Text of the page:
Kanye West to meet with Trump this week
Rapper Kanye West will make a house call on President Donald Trump on Thursday.
West will have lunch with Trump and adviser (and son-in-law) Jared Kushner at the White House. They are set to discuss prison reform, manufacturing, preventing gang violence and reducing violence in West’s hometown of Chicago, White House press secretary Sarah Huckabee Sanders confirmed to The Associated Press on Tuesday after a New York Times report about the meeting.
The meet-up comes on the heels of West again publicly supporting Trump during a post-show rant about politics on “Saturday Night Live” earlier this month. West has also been wearing a version of Trump’s red “Make America Great Again” hats recently.
“It’s so many times that I talk to a white person about this, and they say, ‘How could you support Trump? He’s racist.’ Well, if I was concerned about racism, I would have moved out of America a long time ago,” West said after the show. “We don’t just make our decisions off of racism. I’ma break it down to you right now: If someone inspires me and I connect with them, I don’t have to believe in all they policies.”
On Twitter, Trump heaped praise on the Grammy-winning provocateur after the performance: “Word is that Kanye West, who put on a MAGA hat after the show (despite being told ‘no’), was great. He’s leading the charge!”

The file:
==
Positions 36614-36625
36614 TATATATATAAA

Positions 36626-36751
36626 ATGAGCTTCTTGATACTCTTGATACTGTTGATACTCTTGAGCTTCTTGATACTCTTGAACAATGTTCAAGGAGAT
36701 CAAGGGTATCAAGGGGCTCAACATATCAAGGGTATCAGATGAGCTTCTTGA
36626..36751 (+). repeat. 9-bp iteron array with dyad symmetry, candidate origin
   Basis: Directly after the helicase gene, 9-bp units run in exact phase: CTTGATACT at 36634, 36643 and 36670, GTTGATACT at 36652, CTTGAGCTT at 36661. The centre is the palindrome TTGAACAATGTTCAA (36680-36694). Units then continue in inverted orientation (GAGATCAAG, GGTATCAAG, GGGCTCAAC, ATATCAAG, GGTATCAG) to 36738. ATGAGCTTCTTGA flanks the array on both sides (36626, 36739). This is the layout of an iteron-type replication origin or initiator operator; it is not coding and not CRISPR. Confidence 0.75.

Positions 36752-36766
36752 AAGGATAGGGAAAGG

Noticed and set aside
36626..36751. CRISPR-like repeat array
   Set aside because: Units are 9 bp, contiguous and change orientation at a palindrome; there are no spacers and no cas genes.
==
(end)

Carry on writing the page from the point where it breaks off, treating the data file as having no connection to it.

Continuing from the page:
West’s wife, reality star Kim Kardashian West, met with Trump and Kushner over the summer and facilitated the presidential pardon of Alice Marie Johnson, who had been serving a life sentence on nonviolent drug charges.
— Los Angeles Times
Man cleans out wallet, finds winning, $1 million lottery ticket
REDDING, Conn. — When most people clean out their wallets, all they find is a few bucks and a couple of old receipts.
Charles Dudley of Redding, Conn., found a virtual pot of gold in his — a winning, million dollar Powerball ticket that would have expired soon, according to the Connecticut Lottery.
The ticket was from the May 2 drawing, the lottery said last week. Dudley, of Redding, had 23 days left to claim the prize when he found the ticket. He claimed it Oct. 3.
The winning Powerball numbers drawn on May 2 were 5-14-31-40-50, Powerball 6. Dudley’s ticket matched the first five numbers drawn.